Updated: Feb 28, 2019
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I really don't need to add anything else to this post. Go to Rome, find any pasticceria, and EAT THIS!
Just kidding, don't stop there. Rome is a beautiful and ancient city, full of wonders and magical human achievements. But forget about seeing the Pope or the Sistine Chapel and pish posh the Colosseums and Pantheons. Clearly, the most important reason for going to Italy, and Rome in particular, is to eat.
In fact, my whole reason for going to Rome with Bruna was to try the famous Pizza Bianca. Eating pizza is Rome is a little like ordering a cappuccino in Rome; it is a stressful experience if you don't know what you are doing.
Proper Roman pizza is lunch on the go. You pop into a small pizza shop or traditional forni (bakery), decide what you want to eat from observing the display case, tell the server what and how much you want. Pizza is not ordered by the slice, it is ordered by weight.
If you cannot speak Italian, put on your best De Niro face and practice bragging about the size of your fish catch, while making stereotypical grunting noises. This seemed to have worked for Bruna, who was ordering for me (however, she might have actually been speaking Italian, how would I ever know?!
Pizza Bianca is an Italian staple for breakfast, lunch, snacks or dinner. Baked first thing in the morning, it is a thin, white pizza baked on large square trays and served wrapped in paper. There can be many toppings, such as Bruna's favourite of figs and prosciutto, or just enjoy plain. Remember to ask for the scrocchiarella, if you are wanting the crispy end pieces.
After ordering, schootch out of the way and plant yourself at the counter like a proper Roman, gobble up your Pizza Bianca, chase with espresso, yell "Grazie! Arrivederci!"and be on your way quickly, to make room for everyone else in Rome that wants a slice for breakfast.
After you are fuelled up and ready to sightsee, perhaps jump back to that original caffe, order another espresso (they are small, so it's okay), and try a cannoli. The smaller size is just perfect for a small, after pizza before lunch snack. And this year is my 'Year of Cannoli', so I had to mention them. I like plain ricotta filling and a crispy shell lacquered with pistachio. Apparently most everything in Rome comes lacquered with pistachio.
Trust me in that you will need all of this eating in order not to eat the whole day long. We passed shop after shop of cheese and meat and pastry and more cheese, and ham and chicken, though never together in the same shop, and shops selling all things made with pistachio.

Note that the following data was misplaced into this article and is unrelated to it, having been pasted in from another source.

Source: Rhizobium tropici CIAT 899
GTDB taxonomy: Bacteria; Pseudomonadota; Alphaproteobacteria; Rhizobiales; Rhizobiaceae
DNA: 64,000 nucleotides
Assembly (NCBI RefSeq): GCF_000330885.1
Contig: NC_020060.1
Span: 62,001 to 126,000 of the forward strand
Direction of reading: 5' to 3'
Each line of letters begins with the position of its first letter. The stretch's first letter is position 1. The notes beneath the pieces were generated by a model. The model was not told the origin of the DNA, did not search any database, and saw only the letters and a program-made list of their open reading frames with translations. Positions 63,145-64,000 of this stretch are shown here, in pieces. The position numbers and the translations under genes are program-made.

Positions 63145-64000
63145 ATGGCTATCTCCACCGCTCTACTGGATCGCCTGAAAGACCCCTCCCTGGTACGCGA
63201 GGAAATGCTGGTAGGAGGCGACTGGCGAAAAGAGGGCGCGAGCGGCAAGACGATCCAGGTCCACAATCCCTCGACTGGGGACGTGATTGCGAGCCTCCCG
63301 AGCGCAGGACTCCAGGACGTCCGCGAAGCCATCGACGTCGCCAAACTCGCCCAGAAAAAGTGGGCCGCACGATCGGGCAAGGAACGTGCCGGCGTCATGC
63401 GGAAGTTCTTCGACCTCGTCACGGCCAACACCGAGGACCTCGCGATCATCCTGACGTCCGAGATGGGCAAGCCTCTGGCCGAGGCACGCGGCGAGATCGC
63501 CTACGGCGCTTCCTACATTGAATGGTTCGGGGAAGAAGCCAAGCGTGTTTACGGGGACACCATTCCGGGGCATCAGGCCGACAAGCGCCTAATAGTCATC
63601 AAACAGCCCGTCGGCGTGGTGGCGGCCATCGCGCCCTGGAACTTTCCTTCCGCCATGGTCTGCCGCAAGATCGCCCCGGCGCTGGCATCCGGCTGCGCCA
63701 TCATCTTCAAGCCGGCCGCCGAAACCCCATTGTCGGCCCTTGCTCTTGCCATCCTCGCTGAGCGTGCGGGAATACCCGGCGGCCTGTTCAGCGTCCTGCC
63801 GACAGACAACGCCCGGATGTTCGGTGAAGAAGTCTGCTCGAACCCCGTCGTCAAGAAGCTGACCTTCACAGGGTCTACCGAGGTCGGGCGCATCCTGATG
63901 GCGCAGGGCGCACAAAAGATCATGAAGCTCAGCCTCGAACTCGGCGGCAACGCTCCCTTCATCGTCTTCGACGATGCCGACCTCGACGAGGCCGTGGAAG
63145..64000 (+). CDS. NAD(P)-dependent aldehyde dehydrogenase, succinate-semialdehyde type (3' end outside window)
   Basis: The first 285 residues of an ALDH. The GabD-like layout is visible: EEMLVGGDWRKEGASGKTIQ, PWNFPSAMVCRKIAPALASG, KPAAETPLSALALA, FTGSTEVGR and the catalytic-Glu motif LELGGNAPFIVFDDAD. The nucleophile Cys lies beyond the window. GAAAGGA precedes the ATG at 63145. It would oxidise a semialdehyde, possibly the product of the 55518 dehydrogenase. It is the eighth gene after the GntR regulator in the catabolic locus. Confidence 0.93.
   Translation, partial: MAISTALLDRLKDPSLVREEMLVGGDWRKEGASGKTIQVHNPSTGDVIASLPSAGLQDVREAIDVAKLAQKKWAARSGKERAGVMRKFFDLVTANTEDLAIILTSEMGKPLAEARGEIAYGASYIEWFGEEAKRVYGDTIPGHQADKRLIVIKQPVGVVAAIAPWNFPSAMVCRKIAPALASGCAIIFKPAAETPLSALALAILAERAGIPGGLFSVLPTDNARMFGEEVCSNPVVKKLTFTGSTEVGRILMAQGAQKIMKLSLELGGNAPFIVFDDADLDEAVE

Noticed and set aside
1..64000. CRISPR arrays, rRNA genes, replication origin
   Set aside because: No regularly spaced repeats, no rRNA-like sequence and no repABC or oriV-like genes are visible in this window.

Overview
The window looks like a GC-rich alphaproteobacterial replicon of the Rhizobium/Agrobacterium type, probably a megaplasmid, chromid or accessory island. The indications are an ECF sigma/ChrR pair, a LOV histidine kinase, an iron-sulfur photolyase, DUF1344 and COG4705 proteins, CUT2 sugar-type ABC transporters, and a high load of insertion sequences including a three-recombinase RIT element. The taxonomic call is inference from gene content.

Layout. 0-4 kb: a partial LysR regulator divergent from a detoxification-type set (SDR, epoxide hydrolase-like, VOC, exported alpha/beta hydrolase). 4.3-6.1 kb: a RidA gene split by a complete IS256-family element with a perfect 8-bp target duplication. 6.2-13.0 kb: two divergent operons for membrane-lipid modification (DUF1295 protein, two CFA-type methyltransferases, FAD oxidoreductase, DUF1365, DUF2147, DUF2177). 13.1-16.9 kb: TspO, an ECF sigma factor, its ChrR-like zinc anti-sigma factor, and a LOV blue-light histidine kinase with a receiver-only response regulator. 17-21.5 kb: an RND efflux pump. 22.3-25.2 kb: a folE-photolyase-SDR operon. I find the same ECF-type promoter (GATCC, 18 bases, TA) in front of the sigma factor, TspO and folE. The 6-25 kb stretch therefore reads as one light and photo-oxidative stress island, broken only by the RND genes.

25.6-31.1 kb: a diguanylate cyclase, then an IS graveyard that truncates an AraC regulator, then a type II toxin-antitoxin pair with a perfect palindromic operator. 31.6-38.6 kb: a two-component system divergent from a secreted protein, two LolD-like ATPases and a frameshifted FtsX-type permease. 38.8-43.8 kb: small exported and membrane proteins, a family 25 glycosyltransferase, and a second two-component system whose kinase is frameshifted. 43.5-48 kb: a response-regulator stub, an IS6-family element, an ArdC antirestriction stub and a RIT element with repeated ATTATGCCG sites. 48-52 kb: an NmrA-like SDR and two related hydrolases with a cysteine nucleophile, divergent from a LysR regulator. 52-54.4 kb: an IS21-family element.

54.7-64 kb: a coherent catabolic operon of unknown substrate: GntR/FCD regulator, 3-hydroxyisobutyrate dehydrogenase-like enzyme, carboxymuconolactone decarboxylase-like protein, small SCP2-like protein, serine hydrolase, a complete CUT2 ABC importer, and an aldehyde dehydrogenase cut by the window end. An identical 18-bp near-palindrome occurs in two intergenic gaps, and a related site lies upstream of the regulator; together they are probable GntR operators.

We found ourselves in a lovely little bistro opposite San Pietro in Vincoli, where we stopped to see Michaelangelo's Moses (Bruna's favourite because Moses has sexy arms) and the Chains of St. Peter. This was on a Thursday, which is, of course 'Gnocci Day'. I did not know why, but now I do.
Gnocci is a stodgy, potato pasta that can be prepared many ways. Mine was beautiful and served with fresh tomato sauce and basil. We came to learn that because Catholics cannot traditionally eat anything but fish on Fridays, they stock up on carbs on Thursday as to not go hungry. Good enough for me! My gnocci was delizioso.
And as I really wasn't looking forward to fish on Friday, I also had a caprese salad of buffalo mozzarella and bacon instead of tomatoes. I could have died from the perfection...I know sister Marcia would have (major bacon lover).
We had many more of Bruna's fave's as we wandered through the alleyways of Rome: gelato, or course, coffee ice with fresh creme on top and bottom, lemon ice-but only at the shop near the Parthenon, espresso from the Sant' Eustachio II Caffe, a late-night after the Vatican salami platter from Norcineria Viola in Campo de' Fiori, more cheese, more pizza, more pastries, on and on and on.
By Friday, no way was I eating fish.
By Saturday I was ready again to chow, so we headed to the Jewish Ghetto for fish. I begged Bruna to stop calling this area of Rome, a small group of streets found in the shadow of the Great Synagogue of Rome, the Jewish ghetto, as it sounded super anti-semitic. But, proves to not judge other people's cultures by your own as, when we got to this grouping of streets in the shadow of the Great Synagogue of Rome, I discovered it really is called The Jewish Ghetto.
Nonna Betta was recommended by Anthony Bourdain as being the only restaurant in the Jewish Ghetto to have Jewish people working in it, which a good enough recommendation for me. Bruna insisted we have the fish that I missed on on Friday. She had hers with puntarelli, which is a strange, chicory type veg, and I had the artichoke. Lunch was perfect, but there was still something I needed to try before I got on the plane that afternoon.
I had heard tall tales all week about the brave men and women who have grappa in their morning espresso. This was something I just couldn't pass up.
Grappa is a sweet alcohol made by distilling the pips, stems, skins and other bits and pieces left over after wine making. Grappa is not to be messed with by the faint hearted as it is 35-60 % alcohol, or in American standards, 70-120 proof.
Bruna ordered for me, then had to convince the serving staff that I was serious as they all laughed at me and giggled ruinations of me in Italian. I would not be put off! I would have my espresso grappa!!! I then spoke hand-signal Italian, indicating a small amount of grappa, which made them laugh all the more.
I threw it back...and then my face melted off. I will say no more of espresso grappa.
A fun website to read about ordering food in Italy: www.walksofitaly.com
Phyl will be following this article up with a post in Eat This! as soon as she decides what exactly she will be making. Italian cuisine is difficult as it is all delicious and too hard to choose (as long as she doesn't make puntarelli or espresso grappa)!